The pipes could be embedded in the back wall of the aquarium, or a series can form the basis of a central rockwork feature on the base of the tank.  A little planning and creativity can help to make an attractive display which any self-respecting moray will love.

Lighting can be relatively subdued to ensure the moray is on display as much as possible. Intense metal halide lighting can simply encourage specimens to hide.

Secure the lid of the tank firmly. Morays are escape artists, as I know. Picking a crispy moray from the floor isn’t gratifying, so ensure any gaps are sealed.

An eel can use its tail and powerful, muscular body to lever the lid off a tank, so it will need to be sturdy. Public aquariums keeping the larger species may even bolt on their lids!



Water quality

Even the smallest species is a relatively large fish compared to most other species commonly kept and, as such, their feed input and waste output is pretty prodigious. Filtration must cope with the large quantities of solid waste these fishes generate, so mechanical media needs to be suitably efficient and cleaned regularly.

Consider the quantities of ammonia that can be generated — and that includes potentially dangerous ‘spikes’ after meals. Extremely efficient biological filtration is also a must, with an adequately sized external canister or trickle filtration being ideal, and ensure a high turnover for adequate oxygenation.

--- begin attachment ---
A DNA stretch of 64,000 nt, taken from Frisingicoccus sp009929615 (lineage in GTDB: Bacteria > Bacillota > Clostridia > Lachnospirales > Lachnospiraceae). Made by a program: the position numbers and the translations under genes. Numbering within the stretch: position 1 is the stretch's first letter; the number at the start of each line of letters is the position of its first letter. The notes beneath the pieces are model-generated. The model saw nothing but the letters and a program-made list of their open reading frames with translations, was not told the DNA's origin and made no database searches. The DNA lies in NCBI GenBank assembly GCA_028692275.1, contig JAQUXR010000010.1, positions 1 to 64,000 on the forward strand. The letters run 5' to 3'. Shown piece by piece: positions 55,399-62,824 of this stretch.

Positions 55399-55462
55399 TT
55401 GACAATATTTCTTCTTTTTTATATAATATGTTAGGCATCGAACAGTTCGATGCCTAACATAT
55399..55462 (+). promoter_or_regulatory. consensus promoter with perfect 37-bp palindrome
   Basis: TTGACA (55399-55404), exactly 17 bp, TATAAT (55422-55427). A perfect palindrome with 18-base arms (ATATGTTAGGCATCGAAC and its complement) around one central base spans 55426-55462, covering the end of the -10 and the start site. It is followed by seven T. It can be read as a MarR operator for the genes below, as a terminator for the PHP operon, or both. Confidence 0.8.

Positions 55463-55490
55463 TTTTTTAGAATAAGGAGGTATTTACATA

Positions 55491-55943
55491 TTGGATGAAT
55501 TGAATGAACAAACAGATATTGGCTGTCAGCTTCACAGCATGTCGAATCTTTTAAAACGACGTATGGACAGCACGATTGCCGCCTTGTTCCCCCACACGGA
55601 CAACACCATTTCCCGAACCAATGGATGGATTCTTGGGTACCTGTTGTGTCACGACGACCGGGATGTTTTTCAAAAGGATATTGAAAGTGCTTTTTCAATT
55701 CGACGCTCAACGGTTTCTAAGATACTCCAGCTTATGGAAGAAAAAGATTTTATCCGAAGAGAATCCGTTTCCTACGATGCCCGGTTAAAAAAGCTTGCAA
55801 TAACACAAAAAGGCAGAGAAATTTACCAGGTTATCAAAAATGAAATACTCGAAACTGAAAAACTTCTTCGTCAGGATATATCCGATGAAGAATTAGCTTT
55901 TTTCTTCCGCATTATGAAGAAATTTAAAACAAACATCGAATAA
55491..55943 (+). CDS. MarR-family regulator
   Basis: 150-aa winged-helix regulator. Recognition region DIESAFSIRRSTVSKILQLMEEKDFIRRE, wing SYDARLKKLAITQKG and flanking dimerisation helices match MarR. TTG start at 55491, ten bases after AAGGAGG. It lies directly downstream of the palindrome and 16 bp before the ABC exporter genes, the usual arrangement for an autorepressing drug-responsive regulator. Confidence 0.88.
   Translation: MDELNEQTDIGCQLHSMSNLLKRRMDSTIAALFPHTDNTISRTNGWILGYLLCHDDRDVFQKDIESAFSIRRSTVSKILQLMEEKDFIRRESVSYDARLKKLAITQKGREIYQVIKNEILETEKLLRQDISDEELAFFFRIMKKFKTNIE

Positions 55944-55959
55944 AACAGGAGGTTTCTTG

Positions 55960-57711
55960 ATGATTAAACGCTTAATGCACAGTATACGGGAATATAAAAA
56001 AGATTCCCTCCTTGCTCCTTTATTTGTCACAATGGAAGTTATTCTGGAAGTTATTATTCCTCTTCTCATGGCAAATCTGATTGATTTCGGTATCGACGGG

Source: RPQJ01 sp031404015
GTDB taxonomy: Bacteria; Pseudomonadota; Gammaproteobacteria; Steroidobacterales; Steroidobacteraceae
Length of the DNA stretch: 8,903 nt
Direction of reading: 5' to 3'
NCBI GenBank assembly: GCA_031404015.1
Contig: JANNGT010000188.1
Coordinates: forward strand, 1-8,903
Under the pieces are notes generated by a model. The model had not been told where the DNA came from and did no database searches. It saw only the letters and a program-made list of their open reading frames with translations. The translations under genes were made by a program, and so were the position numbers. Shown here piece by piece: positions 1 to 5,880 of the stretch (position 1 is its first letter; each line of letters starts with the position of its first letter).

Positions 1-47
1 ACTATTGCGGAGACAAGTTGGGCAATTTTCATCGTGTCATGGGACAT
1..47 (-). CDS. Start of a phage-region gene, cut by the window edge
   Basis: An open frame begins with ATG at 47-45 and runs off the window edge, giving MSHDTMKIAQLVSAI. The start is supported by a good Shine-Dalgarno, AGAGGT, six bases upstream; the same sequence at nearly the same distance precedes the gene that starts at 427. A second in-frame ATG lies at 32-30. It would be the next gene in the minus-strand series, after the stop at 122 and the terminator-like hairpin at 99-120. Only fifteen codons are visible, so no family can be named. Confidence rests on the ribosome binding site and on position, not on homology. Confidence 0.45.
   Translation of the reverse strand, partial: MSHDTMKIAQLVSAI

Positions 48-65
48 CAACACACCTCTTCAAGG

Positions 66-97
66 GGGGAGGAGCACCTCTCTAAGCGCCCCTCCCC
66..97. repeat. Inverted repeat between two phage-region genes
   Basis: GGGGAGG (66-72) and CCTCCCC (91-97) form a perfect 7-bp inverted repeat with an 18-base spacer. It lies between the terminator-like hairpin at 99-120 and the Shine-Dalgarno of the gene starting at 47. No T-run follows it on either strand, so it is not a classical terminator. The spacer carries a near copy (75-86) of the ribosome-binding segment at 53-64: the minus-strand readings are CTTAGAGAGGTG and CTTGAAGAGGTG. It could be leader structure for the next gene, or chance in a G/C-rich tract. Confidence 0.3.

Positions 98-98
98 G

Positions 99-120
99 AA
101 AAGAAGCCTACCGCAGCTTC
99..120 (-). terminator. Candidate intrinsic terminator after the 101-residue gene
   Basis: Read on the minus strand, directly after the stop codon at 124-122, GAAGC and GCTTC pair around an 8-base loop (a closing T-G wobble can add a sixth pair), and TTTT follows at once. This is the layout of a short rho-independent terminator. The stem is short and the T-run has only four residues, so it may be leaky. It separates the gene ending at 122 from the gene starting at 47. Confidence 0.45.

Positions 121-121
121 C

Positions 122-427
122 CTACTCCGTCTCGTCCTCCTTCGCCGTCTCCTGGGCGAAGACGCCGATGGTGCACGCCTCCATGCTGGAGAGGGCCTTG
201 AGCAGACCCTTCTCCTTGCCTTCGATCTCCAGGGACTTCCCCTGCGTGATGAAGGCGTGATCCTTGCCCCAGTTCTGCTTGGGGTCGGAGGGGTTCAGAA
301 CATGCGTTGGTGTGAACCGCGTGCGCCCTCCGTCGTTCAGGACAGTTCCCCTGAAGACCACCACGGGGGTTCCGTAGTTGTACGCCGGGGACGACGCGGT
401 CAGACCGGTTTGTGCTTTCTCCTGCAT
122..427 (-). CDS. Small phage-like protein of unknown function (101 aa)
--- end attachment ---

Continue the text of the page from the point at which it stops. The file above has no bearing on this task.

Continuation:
Don’t even consider a moray without a preferably oversized protein skimmer. As an additional tool for water quality ozone could be considered, in conjunction with skimming, to deal with the high bioloading these fishes are capable of exerting on the filter.

Monitor alkalinity and pH, as it’s easy for values to fall outside optimal with a high biomass.

Healthcare
Morays are happy with minimal healthcare and, once settled in, are hardy. In fact, providing filtration is up to the job and water quality is optimal, these are among the most bulletproof of marine fish.

These eels respond poorly to copper-based treatments, presumably because of their scale-less skin. They rarely suffer from whitespot or other parasitic diseases in any case, but alternative treatments should always be sought and care taken not to overdose with any remedy.

Bacterial conditions may occur, especially if trauma is sustained during handling and transport or if water quality dips, and they respond well to antibiotics. Always quarantine new specimens.

When selecting stock, try to undertake a thorough inspection of the whole animal. This may mean asking for it to be coaxed out of its hiding place in the dealer’s holding tank. Check for physical damage, for example around the mouth, and signs of eye cloudiness.

The best form of healthcare is prevention through adequate space, suitable aquascaping and maintaining optimal water quality.

What to feed
Morays diet varies. They’re all carnivorous, but some require a crustacean-based diet while others will favour fish or squid.